The Orionids – a meteor shower that occurs in late October – and also the less spectacular Eta Aquariids in May – are composed of debris from Click to show or hide the answer
The region of space that's dominated by the Sun; a 'bubble' created by the solar wind, which is a stream of plasma (charged particles) released from the upper atmosphere of the Sun; it extends for about 120 astronomical units (the orbit of Pluto is between 29 and 50 AUs) Click to show or hide the answer
Second major constituent of the sun (7%) Click to show or hide the answer
Comet seen in the Northern sky in Spring 1996 Click to show or hide the answer
92% of the sun is; the surface of Jupiter is a swirling mass of liquid Click to show or hide the answer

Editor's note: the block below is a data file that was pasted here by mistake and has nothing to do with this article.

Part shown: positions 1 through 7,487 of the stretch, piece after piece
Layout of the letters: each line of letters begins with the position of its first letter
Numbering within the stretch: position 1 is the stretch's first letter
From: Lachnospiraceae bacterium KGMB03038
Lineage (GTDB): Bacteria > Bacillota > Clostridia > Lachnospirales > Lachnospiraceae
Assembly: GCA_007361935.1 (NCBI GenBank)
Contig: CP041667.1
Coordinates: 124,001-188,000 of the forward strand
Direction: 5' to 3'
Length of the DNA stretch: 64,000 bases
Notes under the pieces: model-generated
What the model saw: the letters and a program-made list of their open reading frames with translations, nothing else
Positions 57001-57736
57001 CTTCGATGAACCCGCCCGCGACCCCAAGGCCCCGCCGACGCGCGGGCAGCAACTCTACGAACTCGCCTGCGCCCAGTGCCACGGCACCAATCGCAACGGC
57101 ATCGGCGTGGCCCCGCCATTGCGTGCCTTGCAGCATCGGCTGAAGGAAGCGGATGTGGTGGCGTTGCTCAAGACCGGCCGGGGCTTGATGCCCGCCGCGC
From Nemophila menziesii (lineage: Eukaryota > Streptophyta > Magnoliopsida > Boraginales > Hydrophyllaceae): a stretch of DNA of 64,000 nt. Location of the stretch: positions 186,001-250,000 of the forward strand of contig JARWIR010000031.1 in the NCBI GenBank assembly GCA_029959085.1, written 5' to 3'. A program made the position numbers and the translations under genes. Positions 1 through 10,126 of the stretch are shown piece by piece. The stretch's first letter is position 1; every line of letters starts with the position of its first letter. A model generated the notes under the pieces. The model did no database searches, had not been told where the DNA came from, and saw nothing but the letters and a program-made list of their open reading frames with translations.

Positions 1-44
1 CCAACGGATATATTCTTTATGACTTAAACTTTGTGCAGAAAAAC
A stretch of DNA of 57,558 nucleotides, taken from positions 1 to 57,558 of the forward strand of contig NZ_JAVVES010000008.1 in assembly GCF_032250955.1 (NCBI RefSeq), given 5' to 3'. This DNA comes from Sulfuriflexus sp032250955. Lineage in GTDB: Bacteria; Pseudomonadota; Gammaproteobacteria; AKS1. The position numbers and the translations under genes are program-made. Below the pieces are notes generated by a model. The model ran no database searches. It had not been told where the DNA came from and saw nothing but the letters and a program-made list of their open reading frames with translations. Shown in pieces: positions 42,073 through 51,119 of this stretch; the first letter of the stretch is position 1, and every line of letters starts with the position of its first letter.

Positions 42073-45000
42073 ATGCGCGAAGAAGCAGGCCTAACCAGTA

The moons of Saturn are made of Click to show or hide the answer
Jupiter's core – about the size of Earth – is, like the Earth's core, made of Click to show or hide the answer
The surface of Mars is made to look red by Click to show or hide the answer
Largest planet; has a Great Red Spot (which is a storm); shortest day (9 hrs 56 mins at the poles, 9 hrs 50.5 mins at the equator) Click to show or hide the answer
The area of the solar system extending from within the orbit of Neptune (about 30 AU from the Sun) to about 50 AU – populated by small remnants from the formation of the Solar System, composed mainly of frozen matter; home to three officially recognized dwarf planets – Pluto, Haumea and Makemake; named after the Dutch–American astronomer (1905–73) who suggested that such small planets or comets may have formed there (but believed that few, if any, would exist there today) Click to show or hide the answer
Phobos and Deimos are dwarf satellites of Click to show or hide the answer
Olympus Mons, the highest mountain known to man (21,230 m / 69,650 feet – nearly three times as high as Everest) is on
Most asteroids orbit the Sun between Click to show or hide the answer